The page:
How Long Does A Pumpkin Last Off The Vine?
If you pick fully ripe pumpkins off the vine and take care not to brush them and cure them well they will last 8–12 weeks in good condition for you.
Some years we’ve even had pumpkins keep as long as 6 months in our root cellar.
How To Keep Uncarved Pumpkins From Rotting
Whether your keeping pumpkins as decorations or for winter storage you want to make sure they last a long time. To keep your uncarved pumpkins from rotting one of the best things you can do is to clean the outside of the pumpkin well with bleach.
Pumpkins pick up a lot of dirt and bacteria when they are growing on the ground. The easiest way to clean them is to mix 1 part bleach with 10 parts water and wipe down the outside of the pumpkin with it.
After the pumpkin is fully dry follow the tips below for storing pumpkins.
Tips For Storing Pumpkins
Don’t place pumpkins on flat surfaces such as tables, and wooden shelves. It causes moisture to collect where the pumpkin touches the surface and it will start to rot.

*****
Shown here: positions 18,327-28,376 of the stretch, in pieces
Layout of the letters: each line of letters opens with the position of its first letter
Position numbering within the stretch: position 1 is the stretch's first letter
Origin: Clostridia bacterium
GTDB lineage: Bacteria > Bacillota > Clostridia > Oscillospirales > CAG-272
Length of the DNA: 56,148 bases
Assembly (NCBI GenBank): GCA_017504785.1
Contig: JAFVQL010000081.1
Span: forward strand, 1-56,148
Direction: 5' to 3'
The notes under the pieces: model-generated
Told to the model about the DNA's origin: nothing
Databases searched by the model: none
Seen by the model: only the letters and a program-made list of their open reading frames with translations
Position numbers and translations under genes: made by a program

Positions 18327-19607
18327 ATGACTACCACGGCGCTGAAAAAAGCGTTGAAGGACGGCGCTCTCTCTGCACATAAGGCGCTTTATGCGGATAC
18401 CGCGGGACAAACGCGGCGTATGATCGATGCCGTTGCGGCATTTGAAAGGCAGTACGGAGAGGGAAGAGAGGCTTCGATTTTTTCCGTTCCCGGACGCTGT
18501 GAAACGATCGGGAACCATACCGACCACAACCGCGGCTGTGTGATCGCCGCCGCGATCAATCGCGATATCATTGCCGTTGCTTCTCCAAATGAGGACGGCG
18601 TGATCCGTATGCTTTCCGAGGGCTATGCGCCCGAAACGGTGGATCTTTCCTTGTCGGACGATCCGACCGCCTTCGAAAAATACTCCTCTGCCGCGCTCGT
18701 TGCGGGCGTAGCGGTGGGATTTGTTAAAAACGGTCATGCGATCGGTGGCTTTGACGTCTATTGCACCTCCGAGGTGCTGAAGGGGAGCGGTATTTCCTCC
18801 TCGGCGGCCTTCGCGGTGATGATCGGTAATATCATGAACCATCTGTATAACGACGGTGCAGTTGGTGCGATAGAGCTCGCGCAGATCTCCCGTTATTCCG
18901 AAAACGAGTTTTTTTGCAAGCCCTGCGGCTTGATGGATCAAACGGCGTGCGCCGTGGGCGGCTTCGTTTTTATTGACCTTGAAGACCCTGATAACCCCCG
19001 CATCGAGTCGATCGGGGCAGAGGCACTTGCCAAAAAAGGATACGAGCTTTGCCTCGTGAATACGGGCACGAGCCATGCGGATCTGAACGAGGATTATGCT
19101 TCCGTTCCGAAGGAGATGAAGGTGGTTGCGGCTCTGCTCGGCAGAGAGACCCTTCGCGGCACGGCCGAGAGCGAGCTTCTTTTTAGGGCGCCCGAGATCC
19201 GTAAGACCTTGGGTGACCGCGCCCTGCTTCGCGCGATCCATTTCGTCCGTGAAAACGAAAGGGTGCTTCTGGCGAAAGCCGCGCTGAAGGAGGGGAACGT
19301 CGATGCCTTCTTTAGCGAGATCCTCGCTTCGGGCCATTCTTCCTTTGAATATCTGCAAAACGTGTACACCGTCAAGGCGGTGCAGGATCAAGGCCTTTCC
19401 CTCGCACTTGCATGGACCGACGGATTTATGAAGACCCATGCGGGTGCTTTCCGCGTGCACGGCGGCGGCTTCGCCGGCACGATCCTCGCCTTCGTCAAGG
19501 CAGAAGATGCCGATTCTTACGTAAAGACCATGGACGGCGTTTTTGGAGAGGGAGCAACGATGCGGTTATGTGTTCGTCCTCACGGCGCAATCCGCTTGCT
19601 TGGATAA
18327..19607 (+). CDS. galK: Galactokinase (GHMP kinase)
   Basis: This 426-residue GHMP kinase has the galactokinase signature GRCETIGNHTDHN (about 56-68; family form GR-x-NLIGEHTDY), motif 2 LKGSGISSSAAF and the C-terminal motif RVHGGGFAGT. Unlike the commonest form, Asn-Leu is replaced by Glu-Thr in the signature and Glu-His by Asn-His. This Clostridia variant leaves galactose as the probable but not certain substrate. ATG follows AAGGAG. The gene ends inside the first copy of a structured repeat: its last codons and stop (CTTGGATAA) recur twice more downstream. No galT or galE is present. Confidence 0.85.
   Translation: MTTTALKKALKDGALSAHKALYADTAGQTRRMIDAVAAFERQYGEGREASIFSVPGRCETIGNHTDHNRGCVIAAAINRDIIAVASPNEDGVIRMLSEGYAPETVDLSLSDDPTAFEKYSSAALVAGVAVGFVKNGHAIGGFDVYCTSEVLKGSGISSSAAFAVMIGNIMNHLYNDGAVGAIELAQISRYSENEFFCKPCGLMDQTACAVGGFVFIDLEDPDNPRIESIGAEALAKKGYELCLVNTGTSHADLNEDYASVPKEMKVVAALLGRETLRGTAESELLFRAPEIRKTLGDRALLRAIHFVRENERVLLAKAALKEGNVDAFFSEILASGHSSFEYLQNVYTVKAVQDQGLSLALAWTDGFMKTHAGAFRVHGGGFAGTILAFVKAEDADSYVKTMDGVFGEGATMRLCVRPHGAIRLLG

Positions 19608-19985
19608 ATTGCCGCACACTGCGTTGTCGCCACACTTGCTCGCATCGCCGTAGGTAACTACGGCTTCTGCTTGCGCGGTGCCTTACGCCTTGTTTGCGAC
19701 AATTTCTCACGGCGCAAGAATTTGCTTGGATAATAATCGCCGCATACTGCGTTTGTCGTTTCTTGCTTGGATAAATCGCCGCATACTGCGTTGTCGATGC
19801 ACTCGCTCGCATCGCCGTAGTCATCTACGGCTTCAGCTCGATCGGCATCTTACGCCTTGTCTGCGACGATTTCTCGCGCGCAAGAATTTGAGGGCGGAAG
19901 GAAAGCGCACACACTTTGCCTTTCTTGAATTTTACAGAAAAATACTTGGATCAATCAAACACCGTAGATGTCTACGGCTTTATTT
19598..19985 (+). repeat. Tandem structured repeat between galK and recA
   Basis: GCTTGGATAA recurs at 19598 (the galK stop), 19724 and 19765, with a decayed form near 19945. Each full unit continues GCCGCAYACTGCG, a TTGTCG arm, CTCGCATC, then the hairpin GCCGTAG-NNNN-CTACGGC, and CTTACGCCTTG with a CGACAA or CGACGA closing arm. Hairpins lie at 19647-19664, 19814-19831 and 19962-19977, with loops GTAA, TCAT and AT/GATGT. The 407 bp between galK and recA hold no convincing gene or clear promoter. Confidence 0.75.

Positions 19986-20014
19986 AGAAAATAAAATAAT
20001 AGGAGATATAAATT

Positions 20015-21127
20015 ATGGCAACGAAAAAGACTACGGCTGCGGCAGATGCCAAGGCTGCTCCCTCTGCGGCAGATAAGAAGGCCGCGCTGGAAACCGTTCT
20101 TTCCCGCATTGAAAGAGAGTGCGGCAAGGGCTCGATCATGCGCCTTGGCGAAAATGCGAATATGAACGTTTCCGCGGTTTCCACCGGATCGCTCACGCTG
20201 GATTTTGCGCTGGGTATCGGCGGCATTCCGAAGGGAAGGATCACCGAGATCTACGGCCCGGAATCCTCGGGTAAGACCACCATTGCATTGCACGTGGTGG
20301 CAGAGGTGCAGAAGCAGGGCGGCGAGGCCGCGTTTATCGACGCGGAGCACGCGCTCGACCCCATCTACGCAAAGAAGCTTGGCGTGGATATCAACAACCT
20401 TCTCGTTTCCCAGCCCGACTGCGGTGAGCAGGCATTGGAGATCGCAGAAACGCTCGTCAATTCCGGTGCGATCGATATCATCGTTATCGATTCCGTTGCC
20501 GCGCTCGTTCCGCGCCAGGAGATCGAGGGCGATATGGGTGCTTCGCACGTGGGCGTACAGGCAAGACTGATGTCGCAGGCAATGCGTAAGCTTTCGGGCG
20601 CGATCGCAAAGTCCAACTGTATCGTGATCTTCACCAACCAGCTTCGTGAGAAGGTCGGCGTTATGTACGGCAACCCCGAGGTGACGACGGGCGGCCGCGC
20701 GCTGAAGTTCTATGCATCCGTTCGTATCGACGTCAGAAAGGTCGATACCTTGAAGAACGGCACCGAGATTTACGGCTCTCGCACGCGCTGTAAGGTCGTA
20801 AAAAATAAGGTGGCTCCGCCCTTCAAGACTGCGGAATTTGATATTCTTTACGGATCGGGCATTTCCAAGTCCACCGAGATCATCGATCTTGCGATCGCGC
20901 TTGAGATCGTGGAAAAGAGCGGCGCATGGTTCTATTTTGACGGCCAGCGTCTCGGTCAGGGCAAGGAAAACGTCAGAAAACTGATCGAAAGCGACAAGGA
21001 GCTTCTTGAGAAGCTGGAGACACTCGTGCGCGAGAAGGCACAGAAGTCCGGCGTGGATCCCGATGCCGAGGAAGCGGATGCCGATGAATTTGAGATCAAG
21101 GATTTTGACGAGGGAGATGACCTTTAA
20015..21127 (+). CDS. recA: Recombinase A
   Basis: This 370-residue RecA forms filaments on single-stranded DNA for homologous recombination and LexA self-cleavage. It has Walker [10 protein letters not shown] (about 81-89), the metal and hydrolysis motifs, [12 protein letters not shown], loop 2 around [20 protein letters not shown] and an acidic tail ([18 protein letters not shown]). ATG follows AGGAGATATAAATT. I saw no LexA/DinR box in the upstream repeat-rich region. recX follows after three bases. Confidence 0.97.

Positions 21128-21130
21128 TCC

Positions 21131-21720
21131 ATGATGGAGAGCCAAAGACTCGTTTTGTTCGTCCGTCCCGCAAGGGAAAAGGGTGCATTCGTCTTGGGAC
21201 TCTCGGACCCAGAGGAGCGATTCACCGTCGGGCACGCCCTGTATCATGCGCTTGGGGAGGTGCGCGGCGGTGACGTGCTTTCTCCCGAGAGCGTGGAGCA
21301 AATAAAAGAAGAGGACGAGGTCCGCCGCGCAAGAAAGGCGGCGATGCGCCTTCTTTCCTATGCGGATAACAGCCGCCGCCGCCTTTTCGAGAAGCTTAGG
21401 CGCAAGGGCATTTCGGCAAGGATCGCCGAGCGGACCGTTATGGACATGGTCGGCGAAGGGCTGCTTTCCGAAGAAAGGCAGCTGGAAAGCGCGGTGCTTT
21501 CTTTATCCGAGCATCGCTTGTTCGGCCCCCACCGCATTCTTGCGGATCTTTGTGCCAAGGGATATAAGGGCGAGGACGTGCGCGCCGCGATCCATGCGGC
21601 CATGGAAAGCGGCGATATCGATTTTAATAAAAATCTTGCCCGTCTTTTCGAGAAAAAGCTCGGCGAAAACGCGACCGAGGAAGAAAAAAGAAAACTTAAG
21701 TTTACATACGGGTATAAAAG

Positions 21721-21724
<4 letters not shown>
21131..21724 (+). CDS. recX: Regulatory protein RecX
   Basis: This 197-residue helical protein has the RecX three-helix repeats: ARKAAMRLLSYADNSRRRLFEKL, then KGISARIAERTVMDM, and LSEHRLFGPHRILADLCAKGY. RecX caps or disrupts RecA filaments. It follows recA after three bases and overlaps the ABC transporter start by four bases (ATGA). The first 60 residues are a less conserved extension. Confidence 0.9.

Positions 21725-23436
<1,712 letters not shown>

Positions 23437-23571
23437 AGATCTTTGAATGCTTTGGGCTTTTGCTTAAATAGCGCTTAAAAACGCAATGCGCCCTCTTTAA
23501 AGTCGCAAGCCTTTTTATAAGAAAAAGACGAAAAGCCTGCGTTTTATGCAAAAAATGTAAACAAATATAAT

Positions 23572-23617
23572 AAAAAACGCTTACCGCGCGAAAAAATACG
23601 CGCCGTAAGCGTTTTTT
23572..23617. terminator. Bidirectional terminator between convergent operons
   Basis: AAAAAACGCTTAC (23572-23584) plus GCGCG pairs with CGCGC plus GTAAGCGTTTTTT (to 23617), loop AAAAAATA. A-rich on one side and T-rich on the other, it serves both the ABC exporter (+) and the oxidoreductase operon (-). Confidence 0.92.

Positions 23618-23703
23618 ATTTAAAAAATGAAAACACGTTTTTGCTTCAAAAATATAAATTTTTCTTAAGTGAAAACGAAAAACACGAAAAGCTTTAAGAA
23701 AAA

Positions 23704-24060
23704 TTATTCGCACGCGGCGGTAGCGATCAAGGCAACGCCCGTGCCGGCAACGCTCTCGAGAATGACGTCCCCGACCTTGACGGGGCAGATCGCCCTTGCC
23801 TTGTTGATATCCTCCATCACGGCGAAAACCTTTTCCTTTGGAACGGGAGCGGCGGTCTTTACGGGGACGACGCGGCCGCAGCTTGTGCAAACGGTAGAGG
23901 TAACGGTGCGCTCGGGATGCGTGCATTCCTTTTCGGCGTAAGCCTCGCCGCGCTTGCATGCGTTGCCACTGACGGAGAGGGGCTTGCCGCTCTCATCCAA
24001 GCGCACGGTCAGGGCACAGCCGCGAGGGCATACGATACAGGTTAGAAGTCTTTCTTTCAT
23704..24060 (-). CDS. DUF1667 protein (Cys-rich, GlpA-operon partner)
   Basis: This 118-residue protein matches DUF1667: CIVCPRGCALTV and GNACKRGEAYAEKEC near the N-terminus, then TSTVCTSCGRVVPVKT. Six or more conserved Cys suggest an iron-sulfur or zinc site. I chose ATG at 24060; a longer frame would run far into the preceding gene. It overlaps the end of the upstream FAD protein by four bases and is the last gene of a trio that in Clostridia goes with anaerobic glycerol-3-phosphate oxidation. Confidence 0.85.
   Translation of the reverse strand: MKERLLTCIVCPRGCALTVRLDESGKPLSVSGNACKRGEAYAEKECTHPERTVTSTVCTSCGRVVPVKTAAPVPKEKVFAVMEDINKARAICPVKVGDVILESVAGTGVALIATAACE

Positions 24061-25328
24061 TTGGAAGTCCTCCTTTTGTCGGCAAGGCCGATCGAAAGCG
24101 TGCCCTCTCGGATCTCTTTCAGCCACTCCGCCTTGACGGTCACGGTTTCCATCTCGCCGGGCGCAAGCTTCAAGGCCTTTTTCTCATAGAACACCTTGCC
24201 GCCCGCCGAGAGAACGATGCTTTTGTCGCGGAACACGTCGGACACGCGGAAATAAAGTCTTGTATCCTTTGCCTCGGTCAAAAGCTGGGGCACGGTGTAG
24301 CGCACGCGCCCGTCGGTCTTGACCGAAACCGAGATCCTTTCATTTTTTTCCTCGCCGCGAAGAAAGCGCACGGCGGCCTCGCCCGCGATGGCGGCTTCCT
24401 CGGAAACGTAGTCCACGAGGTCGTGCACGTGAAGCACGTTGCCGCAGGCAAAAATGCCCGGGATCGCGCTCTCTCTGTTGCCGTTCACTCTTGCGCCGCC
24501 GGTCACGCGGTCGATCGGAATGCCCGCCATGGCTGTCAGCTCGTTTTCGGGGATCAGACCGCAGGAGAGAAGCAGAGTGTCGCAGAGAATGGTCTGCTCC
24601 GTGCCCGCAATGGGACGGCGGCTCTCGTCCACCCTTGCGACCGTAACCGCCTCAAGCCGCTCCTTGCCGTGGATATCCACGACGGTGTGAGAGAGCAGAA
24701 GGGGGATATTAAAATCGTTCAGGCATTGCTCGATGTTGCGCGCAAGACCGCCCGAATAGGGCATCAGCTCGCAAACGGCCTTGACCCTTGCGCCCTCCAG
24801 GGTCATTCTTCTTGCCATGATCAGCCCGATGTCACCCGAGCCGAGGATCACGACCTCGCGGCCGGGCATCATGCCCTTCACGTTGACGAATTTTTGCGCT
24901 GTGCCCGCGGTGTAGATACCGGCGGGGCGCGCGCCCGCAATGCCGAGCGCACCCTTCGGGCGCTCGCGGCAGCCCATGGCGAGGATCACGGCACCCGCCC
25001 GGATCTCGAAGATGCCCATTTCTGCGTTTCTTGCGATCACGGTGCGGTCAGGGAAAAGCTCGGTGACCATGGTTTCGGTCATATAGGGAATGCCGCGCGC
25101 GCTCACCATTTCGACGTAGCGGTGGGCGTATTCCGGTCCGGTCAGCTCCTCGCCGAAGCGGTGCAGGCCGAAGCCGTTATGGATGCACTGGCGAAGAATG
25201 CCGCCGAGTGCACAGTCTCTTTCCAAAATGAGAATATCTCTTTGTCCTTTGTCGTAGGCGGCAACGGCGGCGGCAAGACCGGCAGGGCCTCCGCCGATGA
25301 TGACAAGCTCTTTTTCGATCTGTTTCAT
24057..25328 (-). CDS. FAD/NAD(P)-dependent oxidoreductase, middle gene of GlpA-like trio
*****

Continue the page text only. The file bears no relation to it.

Place pumpkins onto wire racks lined with newspaper or straw to encourage air circulation.
Don’t store pumpkins near other fruits like apples. They give off ethylene gas that can cause the pumpkins to spoil faster.
Check your pumpkins often and cook up any that show signs of wrinkly or not keeping well.
Coat the pumpkin in olive oil. To help your pumpkins hold moisture inside of them you can rub the skins with a little olive oil.
This forms a protective barrier that helps to keep the moisture locked inside. This can be especially helpful if you live in a very dry area.
Now that your pumpkins are harvested don’t miss these easy pumpkin dessert recipes!
Kim Mills is a homeschooling mom of 6 and lives on an urban homestead in Ontario, Canada. Blogging at Homestead Acres she enjoys sharing tips to help you save money, grow and preserve your own food.